I draw the attention of the Minister to the wording of these sections. This 'instrument in writing' procedure is causing us some concern. 1 ask the Minister whether he is aware - I think he would be - that the instrument in writing' procedure has been rejected in another place on a number of occasions in relation to other Bills. This is a matter that will no doubt be looked at closely in another place. I would like the Minister to clarify what is meant so that his intentions can be considered and the Bill amended, if necessary, to make the meaning quite clear.

I ask the Minister: Under the existing Act, cannot the conditions of employment be prescribed by regulations? Is not the exercise of that power subject to control by Parliament by way of disallowance of regulations? Would not proposed new section 42a permit the terms and conditions of employment to be determined by the Naval Board itself from day to day by any piece of writing without the parliamentary supervision provided for in regard to regulations? Furthermore, could not the power be exercised by anyone at all to whom the Board delegated authority? If the Board does not wish to prescribe a period of employment, why cannot the Bill be amended so as to provide simply for the deletion of the words in the existing section 41 of the Act?

Section 41 (3) of the Act reads as follows:

Persons employed in a civil capacity in pursuance of this section shall not be subject to the Commonwealth Public Service Act 1922-1948-

Of course it has been amended since 1948 - but shall be engaged for such periods and shall be subject to such conditions as are prescribed.

We say that the position would be met if the words 'shall be engaged for such periods and shall be' were deleted from the Act. Again looking at proposed new section 42a, which is referred to in clause 6 of the Bill, why cannot the provisions for the fixing of additional rates for special jobs be incorporated in the regulations, for example to permit the continuance of existing customs and practices? My final question is this: Is not the effect of the amendment to change the method of fixing general conditions of employment from prescribing them by regulation to allowing the Naval Board, or any delegate of the Board, to fix or change these simply in writing? Will the Minister answer this point? Although we do not intend to oppose the Bill, I felt duty bound to raise these points in regard to proposed sections 42a to 42e, which are set out in clause 6 of the Bill.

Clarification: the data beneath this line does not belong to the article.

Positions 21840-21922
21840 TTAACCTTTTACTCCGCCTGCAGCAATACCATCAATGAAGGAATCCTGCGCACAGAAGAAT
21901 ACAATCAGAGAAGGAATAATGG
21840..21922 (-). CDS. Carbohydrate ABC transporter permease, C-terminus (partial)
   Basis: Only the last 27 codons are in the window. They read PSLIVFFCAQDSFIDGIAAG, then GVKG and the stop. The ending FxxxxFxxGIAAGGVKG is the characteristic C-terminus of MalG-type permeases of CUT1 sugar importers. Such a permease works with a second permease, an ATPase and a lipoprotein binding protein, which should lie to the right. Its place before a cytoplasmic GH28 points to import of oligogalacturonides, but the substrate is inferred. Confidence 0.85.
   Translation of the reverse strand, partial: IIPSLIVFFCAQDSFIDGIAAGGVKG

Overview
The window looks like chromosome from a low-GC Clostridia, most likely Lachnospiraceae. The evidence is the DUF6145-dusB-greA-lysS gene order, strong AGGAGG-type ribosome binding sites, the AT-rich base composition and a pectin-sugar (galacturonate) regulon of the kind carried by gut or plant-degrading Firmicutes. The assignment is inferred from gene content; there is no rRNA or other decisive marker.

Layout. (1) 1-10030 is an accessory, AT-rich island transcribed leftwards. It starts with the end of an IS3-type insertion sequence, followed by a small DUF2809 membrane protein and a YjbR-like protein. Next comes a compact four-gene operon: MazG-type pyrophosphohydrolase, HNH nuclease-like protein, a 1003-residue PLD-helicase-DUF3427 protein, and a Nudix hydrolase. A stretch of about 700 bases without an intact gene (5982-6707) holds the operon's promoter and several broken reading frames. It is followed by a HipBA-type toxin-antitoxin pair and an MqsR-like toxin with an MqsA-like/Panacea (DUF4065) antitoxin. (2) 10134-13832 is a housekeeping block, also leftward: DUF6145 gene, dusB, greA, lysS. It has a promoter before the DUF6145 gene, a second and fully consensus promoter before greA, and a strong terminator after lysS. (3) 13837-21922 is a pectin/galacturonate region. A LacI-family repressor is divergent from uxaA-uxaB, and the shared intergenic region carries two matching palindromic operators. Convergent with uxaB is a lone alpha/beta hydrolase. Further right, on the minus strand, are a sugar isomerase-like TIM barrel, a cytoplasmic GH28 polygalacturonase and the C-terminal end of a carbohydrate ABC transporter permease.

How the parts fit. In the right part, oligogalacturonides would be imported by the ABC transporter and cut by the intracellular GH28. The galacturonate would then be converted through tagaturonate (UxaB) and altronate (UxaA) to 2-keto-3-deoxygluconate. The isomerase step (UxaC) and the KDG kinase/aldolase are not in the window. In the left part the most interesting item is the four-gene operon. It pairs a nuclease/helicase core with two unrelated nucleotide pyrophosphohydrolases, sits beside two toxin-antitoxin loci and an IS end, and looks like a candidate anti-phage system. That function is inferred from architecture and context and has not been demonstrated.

If the Minister is willing to do so, 1 should like him to reply to the questions I have posed. If he does not want to do so now, he might like to give those points further consideration and supply a reply in writing. If we think then that his reply does not answer the points that we have raised, or we still have some doubt about them, the matter could be raised in another place. If there is anything in the points that I have raised, the Minister might possibly agree to amending the Bill on the lines that have been suggested.







Suggest corrections